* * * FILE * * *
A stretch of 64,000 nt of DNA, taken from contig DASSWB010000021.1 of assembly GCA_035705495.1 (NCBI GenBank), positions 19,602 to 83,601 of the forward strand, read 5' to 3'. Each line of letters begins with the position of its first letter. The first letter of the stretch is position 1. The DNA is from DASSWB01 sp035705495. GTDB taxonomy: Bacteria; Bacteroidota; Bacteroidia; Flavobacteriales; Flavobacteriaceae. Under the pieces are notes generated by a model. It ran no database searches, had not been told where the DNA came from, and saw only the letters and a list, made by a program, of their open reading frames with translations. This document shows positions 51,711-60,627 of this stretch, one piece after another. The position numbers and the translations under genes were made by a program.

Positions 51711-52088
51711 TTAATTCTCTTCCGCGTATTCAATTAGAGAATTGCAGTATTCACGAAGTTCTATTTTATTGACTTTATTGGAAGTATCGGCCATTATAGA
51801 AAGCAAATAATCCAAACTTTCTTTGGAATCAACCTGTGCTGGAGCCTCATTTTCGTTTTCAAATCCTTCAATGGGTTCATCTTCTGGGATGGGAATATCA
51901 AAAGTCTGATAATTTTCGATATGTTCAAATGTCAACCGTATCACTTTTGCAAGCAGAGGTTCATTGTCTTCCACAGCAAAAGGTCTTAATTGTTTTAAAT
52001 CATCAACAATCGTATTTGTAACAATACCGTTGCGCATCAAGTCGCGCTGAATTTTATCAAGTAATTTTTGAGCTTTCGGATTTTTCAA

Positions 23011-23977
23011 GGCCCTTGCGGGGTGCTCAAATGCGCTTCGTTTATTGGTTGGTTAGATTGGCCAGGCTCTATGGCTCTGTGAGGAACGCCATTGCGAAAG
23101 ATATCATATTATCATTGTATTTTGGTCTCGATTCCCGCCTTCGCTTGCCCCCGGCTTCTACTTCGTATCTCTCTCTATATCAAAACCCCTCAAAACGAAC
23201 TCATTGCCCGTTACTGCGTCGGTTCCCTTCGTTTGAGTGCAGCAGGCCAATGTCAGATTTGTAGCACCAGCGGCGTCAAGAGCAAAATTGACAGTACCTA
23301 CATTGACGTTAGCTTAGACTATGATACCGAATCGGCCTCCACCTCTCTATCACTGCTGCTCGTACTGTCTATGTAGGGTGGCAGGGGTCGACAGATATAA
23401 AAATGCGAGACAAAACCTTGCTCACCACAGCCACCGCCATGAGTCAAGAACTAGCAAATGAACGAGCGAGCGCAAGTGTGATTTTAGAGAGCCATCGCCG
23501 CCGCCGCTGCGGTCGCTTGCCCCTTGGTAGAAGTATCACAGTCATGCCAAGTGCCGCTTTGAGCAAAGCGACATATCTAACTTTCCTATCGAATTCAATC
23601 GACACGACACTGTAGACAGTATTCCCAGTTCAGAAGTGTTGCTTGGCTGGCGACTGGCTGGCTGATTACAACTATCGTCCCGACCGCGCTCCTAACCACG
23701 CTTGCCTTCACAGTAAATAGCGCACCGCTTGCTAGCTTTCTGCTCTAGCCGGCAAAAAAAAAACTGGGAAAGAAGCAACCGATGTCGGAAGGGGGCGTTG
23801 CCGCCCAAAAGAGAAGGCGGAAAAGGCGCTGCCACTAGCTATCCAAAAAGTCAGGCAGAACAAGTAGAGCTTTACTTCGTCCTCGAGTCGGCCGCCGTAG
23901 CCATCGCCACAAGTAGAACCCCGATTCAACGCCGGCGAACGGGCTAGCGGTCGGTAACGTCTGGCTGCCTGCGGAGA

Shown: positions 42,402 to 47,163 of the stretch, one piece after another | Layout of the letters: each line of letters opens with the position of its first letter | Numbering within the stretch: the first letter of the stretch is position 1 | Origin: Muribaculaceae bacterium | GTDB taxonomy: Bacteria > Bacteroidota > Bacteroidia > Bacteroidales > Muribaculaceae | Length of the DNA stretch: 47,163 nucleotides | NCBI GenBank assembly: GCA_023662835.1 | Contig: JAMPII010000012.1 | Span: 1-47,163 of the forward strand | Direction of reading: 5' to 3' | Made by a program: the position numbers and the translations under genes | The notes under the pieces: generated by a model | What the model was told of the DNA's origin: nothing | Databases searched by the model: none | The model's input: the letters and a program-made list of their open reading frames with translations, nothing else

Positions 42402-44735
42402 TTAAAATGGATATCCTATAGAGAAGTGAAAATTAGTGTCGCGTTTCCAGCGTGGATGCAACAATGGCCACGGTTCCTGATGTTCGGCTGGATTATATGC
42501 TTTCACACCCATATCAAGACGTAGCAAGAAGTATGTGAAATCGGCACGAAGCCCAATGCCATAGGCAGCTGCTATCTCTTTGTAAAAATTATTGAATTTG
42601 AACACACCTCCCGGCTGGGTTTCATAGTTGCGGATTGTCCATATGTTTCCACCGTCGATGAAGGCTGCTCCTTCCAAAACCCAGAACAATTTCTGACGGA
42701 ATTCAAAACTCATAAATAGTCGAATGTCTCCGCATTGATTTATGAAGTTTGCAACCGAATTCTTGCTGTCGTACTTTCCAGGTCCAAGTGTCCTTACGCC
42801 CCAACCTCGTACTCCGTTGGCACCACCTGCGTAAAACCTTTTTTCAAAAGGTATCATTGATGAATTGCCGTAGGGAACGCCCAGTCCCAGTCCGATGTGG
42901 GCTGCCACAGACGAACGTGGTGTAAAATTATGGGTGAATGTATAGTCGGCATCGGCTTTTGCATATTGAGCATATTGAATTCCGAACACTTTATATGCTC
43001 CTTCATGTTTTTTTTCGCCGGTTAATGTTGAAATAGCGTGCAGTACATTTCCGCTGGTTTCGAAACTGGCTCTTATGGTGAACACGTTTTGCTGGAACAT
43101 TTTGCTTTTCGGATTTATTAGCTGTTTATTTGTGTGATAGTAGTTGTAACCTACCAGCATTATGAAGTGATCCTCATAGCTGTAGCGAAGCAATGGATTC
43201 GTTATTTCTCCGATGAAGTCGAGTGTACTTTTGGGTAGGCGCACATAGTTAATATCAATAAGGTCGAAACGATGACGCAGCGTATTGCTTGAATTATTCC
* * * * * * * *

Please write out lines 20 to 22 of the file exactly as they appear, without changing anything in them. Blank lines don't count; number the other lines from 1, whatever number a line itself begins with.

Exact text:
42402 TTAAAATGGATATCCTATAGAGAAGTGAAAATTAGTGTCGCGTTTCCAGCGTGGATGCAACAATGGCCACGGTTCCTGATGTTCGGCTGGATTATATGC
42501 TTTCACACCCATATCAAGACGTAGCAAGAAGTATGTGAAATCGGCACGAAGCCCAATGCCATAGGCAGCTGCTATCTCTTTGTAAAAATTATTGAATTTG
42601 AACACACCTCCCGGCTGGGTTTCATAGTTGCGGATTGTCCATATGTTTCCACCGTCGATGAAGGCTGCTCCTTCCAAAACCCAGAACAATTTCTGACGGA